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THE PURGE

Nothing Is Impenetrable: Creating Evil Paradise
DeMonaco and the producers assembled a stellar below-the-line team to bring their vision to life. Production designer Melanie Paizis-Jones crafted the looks for the Sandin home, while director of photo- graphy Jacques Jouffret was tasked with capturing the perfect moments during the brief shooting schedule for Peter Gvozdas to edit. Rounding out the key team leads, costume designer Lisa Norcia and composer Nathan Whitehead knew they would have to put their expertise in the genre to quick work to hit their deadlines due to the tight production schedule.

Finding the home that would provide the desired focal point of forced entry on the night of The Purge was a daunting task for the crew. DeMonaco begins: "It was hard to find the kind of house I wanted in Los Angeles. I didn't want it to look like L.A. I wanted it to look like middle America and to represent the type of 'new rich' in America that would be happening at this point."

Fuller agrees that it was a challenge, particularly for production designer Paizis-Jones. The producer says: "We all recognize the house is the star of the film, and we searched for a long time before we finally found this house in Chatsworth, California. At first we weren't able to make a deal with the owner, but after a lot of discussion, we decided to shorten our shooting schedule in order to be able to afford this house."

As the home plays a large role in the thriller, it had to be perfect, inside and out. Blum notes: "Our locations are very important in our movies because most of the films occur in one place. What made this house ideal was that it was extremely relatable. It's about 10,000 square feet, but houses that size are often tacky and this wasn't. That was a very compelling thing about it: You could relate to people actually living in it."

One of the house's most disturbing occupants also serves as our guide through it. Charlie's home- made sidekick, a remote-controlled doll-tank hybrid named Timmy, was a set prop that cast and crew alike loved. The audience's POV throughout much of the movie, Timmy serves as a voyeur into the terrifying night. Remarks Blum: "Timmy was clever on James' part. People are used to seeing media in very different places, and that part of the movie plays into our being surrounded by it. I loved the idea that you would have a remote-controlled tank that would take images from around the house and you could use that to see everything."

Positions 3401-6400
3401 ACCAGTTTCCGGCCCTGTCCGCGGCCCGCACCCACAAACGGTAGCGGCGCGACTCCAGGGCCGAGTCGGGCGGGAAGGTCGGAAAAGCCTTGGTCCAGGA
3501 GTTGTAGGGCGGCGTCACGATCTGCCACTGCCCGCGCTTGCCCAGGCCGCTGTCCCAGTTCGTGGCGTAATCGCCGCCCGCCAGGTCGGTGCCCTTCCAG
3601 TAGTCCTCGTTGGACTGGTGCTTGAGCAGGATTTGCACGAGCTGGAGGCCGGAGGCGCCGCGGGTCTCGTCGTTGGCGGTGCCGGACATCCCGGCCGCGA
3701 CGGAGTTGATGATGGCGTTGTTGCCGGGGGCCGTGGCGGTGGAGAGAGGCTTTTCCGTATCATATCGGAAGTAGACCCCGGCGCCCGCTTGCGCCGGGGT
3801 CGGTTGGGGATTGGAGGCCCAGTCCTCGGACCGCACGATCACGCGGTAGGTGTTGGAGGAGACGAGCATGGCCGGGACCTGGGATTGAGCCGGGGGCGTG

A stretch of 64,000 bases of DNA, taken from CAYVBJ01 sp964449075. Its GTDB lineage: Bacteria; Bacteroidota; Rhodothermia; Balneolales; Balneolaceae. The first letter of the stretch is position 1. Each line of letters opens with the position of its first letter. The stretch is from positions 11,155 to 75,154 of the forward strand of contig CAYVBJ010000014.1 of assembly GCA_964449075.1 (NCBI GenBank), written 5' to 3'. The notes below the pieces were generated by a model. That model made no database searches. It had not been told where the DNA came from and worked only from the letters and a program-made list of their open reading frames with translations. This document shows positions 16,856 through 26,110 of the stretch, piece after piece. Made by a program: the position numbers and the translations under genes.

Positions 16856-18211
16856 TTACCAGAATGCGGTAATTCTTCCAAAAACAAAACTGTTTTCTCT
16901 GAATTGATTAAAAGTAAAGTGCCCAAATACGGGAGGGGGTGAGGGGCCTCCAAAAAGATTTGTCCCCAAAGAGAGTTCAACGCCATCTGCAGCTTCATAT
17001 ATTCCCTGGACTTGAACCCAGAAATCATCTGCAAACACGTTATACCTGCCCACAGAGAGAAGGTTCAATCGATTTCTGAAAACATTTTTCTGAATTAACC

Considering that the film is set a mere nine years in the future, costume designer Norcia wanted to make sure the colors and designs weren't too futuristic for the characters, yet still had a dystopic sensibility. She recounts: "The project came to life for me, and I started having my version of what it would look and sound like. A week later, I met with James to go over my vision, and we were very similar in how we saw things."

For the part of James, the designer decided on the classic pinstripe. "He wears the conservative dad shirt that's never going to go out of style," Norcia continues. The inspiration for Headey's Mary was an upper-class conservative, but simply dressed, mother.

Alternately, a Catholic schoolgirl came to mind when Norcia was designing for Kane's Zoey. She offers: "We wanted to keep Zoey in that uniform to show her vulnerability throughout The Purge. It was important to keep her very innocent because that's how her father still sees her."

When imagining the costumes for Burkholder's Charlie, Norcia was all about layers. She notes: "He does the layering pieces of the grays and the whites, so that he would fit in, but he is the character that has a conscience and is scared of what was happening out in the world. Those layers are his shields, his personal armor."

Imagining the masks for the violent Freaks was the most fun for Norcia. She relays: "When we started out with the Freaks, we had these ideas that they were all going to be unique and scary. That was all well and good in theory, but we ended up going through more than 100 different masks and couldn't settle on anything."

Finally, they came up with a very simple female mask, and it worked beautifully. Concludes the director: "We dressed the Freaks like they were going out for Halloween in these scary costumes, and they are dressed to kill. We put these female masks on them and had them carrying axes and machetes and machine guns. The whole thing is very macabre."

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